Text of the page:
Volunteers are given a near script on how they should behave when students come in for read-alouds or lessons—for instance, don’t disrupt kids who are listening to a presentation by shelving books. Such detailed guidance means Snively doesn’t have to repeat herself constantly—and it also helps parents understand exactly what’s expected of them. Although with her volunteers, Snively knows they can handle anything she throws their way. “These are people who in some cases have run corporations and are now in the school library,” she says. “So they’re very capable and conscientious.”
Unfortunately, that kind of dedication isn’t always the norm—which is why some media specialists distribute assignments more judiciously. As many teachers and media specialists know, there’s nothing worse than parents who only take on projects that serve their self-interest—but are apathetic when a librarian truly needs their help. Or worse, parents who voice their own opinions when it comes to certain subjects or to books in the library’s collection. Then there are those occasional caregivers who use volunteering as a way to snoop, perhaps peering from behind a stepladder while shelving a book to see how their own children are doing or doing some recon on how a teacher interacts with their kids.
Jane Fenn, an instructor in Mansfield University’s online School Library and Information Technologies master’s degree program, recommends assigning evergreen projects that aren’t time sensitive, such as creating a seasonal reading bulletin board. “So if it doesn’t get done, the world doesn’t grind to a halt,” she explains.
Her biggest shocker? Volunteers should not check out books. While the work seems fairly simple and requires little training, Fenn sees it as a potential violation of privacy. She once worked with a public library that trained its volunteers to remain silent about any book a patron checked out, even if they liked it. Fenn believes that same rule should apply to parents who check out materials or help students choose books. “A school librarian should encourage that conversation about what a child is checking out,” says Fenn. “But not a volunteer. They don’t have the training to know what the best language is to use with children.”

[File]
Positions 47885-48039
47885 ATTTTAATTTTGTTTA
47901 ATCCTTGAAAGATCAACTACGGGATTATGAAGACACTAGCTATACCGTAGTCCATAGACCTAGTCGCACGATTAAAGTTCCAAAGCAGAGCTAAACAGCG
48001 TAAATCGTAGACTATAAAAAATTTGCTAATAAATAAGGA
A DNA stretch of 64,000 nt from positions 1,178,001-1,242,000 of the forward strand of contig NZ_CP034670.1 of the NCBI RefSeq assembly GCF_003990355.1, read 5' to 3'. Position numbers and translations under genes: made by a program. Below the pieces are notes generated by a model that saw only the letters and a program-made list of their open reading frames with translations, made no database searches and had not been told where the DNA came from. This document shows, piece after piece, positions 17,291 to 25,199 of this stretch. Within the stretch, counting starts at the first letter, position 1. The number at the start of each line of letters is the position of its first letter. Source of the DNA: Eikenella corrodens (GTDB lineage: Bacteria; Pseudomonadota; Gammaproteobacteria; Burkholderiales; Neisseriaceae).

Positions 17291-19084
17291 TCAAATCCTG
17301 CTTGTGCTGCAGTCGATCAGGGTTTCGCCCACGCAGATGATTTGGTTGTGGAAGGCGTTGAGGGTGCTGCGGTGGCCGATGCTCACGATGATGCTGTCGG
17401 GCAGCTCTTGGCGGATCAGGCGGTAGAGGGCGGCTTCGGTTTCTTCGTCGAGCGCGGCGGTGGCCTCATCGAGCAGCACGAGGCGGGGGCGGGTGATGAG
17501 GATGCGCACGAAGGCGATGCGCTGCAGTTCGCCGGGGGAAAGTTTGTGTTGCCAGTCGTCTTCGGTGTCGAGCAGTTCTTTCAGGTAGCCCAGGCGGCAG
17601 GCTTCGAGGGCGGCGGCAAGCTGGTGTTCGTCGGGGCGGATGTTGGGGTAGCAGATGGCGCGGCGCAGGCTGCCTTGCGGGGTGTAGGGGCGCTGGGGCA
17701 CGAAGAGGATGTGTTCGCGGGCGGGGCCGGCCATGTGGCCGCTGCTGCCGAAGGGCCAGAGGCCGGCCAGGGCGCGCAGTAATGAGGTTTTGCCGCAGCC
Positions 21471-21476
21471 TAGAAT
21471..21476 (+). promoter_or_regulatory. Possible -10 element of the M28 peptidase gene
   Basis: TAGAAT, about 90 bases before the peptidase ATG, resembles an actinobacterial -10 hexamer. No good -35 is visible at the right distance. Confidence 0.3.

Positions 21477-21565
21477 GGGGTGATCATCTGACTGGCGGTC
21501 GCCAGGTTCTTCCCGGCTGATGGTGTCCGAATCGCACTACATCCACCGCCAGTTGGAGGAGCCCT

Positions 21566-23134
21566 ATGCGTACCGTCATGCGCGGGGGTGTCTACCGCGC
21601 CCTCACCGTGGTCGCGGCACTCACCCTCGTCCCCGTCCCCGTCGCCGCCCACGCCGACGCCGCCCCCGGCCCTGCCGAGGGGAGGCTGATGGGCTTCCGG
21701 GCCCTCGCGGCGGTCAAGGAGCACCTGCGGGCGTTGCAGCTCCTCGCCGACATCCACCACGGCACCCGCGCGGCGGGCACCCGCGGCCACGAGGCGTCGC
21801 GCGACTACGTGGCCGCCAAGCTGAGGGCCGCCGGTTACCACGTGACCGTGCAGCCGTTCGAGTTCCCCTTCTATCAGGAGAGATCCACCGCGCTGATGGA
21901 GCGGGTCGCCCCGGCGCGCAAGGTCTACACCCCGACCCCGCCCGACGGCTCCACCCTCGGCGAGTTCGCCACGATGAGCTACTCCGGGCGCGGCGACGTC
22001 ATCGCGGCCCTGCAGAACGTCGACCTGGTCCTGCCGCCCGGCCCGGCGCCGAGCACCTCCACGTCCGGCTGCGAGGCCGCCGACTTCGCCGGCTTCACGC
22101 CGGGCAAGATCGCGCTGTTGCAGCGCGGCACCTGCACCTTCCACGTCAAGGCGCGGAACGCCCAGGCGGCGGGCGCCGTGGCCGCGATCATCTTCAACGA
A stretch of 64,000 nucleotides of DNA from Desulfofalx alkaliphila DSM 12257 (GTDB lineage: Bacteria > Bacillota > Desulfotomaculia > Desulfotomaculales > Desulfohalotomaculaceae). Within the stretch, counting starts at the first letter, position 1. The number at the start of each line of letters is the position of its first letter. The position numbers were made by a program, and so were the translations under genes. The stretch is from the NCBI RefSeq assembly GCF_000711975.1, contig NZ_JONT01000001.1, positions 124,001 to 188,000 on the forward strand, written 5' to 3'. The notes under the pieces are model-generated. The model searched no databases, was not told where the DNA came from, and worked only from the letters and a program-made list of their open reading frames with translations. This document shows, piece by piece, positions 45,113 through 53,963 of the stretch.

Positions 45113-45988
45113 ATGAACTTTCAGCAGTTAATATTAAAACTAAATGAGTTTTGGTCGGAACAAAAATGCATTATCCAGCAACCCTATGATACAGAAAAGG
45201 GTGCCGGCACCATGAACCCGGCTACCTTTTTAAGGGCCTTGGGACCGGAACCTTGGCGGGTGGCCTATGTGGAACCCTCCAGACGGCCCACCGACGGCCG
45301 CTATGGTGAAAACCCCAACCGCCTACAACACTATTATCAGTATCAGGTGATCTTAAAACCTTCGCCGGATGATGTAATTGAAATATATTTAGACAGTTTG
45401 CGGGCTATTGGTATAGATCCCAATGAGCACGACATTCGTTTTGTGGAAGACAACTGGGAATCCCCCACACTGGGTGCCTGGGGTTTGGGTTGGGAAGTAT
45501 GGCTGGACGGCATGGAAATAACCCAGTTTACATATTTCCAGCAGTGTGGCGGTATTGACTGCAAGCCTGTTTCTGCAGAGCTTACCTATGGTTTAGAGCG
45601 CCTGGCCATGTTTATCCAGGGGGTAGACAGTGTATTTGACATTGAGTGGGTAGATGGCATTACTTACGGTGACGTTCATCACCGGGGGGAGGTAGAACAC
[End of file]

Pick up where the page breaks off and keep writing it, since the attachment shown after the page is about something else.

Remember, volunteers work for free so flexibility is key. That means not sweating it if a task doesn’t get done right away, she adds. Creating a checklist of what’s realistically expected from nonpaid help (http://ewulbsc490.pbworks.com/f/principals+paper.doc) may help better manage your expectations. EduScapes, a lifelong learning website created by educators Annette Lamb and Larry Johnson, also offers helpful guidelines for managing a successful parent volunteer program.
In the end, Fenn believes an effective volunteer is one who knows his responsibilities and time commitments before taking the plunge. That’s why it’s crucial for schools and PTAs to start recruiting help at the start of the new school year, and to provide specifics about the days, hours, and training required, as well as links to an online manual or brochure. “That way they know up front,” she says. “And that can help.”
More often than not, volunteers are open to helping out with just about any task. “For me, it’s usually a project that’s not urgent but has some importance,” says Barnett, remembering one parent who turned the contents of an old card catalog into student bookmarks. “Then, it’s not important if they can’t come in every day, but we end up with a product we can use and they feel they’ve accomplished something too.”
Then there are the volunteers that make a lasting impression. Mel Ryane, who walked into Walgrove Elementary School in Los Angeles, CA, six years ago, went from a part-time volunteer to running an after-school Shakespeare program that’s beloved by teachers and students alike. “These are kids, and they don’t really care if you work for free,” she says. “The rewards are bigger than you imagine.”